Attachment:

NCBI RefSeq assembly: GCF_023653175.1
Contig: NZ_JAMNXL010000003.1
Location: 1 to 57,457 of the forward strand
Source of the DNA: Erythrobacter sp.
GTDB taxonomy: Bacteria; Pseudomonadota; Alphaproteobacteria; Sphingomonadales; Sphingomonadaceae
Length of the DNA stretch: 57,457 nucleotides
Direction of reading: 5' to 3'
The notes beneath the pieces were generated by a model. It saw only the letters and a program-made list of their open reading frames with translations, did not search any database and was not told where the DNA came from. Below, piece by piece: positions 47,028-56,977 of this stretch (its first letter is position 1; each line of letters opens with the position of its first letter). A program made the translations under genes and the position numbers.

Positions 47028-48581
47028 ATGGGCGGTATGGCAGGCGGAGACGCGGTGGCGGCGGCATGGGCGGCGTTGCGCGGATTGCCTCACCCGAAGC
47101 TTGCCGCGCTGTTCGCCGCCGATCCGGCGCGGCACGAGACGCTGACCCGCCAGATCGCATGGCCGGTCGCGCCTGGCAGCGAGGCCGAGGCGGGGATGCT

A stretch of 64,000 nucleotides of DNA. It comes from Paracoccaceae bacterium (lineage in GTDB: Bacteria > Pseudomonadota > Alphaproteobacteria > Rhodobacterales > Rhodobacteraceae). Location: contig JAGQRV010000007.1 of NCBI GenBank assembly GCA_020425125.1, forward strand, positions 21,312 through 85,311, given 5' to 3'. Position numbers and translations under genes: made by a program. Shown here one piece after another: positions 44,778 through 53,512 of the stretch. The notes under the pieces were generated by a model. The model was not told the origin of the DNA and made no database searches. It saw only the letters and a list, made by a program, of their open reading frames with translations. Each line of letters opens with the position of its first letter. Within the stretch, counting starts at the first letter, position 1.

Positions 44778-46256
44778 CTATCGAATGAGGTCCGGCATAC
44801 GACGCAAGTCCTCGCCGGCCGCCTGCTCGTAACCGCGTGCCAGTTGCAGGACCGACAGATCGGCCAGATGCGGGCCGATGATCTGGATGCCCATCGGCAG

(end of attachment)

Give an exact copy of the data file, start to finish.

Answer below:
NCBI RefSeq assembly: GCF_023653175.1
Contig: NZ_JAMNXL010000003.1
Location: 1 to 57,457 of the forward strand
Source of the DNA: Erythrobacter sp.
GTDB taxonomy: Bacteria; Pseudomonadota; Alphaproteobacteria; Sphingomonadales; Sphingomonadaceae
Length of the DNA stretch: 57,457 nucleotides
Direction of reading: 5' to 3'
The notes beneath the pieces were generated by a model. It saw only the letters and a program-made list of their open reading frames with translations, did not search any database and was not told where the DNA came from. Below, piece by piece: positions 47,028-56,977 of this stretch (its first letter is position 1; each line of letters opens with the position of its first letter). A program made the translations under genes and the position numbers.

Positions 47028-48581
47028 ATGGGCGGTATGGCAGGCGGAGACGCGGTGGCGGCGGCATGGGCGGCGTTGCGCGGATTGCCTCACCCGAAGC
47101 TTGCCGCGCTGTTCGCCGCCGATCCGGCGCGGCACGAGACGCTGACCCGCCAGATCGCATGGCCGGTCGCGCCTGGCAGCGAGGCCGAGGCGGGGATGCT

A stretch of 64,000 nucleotides of DNA. It comes from Paracoccaceae bacterium (lineage in GTDB: Bacteria > Pseudomonadota > Alphaproteobacteria > Rhodobacterales > Rhodobacteraceae). Location: contig JAGQRV010000007.1 of NCBI GenBank assembly GCA_020425125.1, forward strand, positions 21,312 through 85,311, given 5' to 3'. Position numbers and translations under genes: made by a program. Shown here one piece after another: positions 44,778 through 53,512 of the stretch. The notes under the pieces were generated by a model. The model was not told the origin of the DNA and made no database searches. It saw only the letters and a list, made by a program, of their open reading frames with translations. Each line of letters opens with the position of its first letter. Within the stretch, counting starts at the first letter, position 1.

Positions 44778-46256
44778 CTATCGAATGAGGTCCGGCATAC
44801 GACGCAAGTCCTCGCCGGCCGCCTGCTCGTAACCGCGTGCCAGTTGCAGGACCGACAGATCGGCCAGATGCGGGCCGATGATCTGGATGCCCATCGGCAG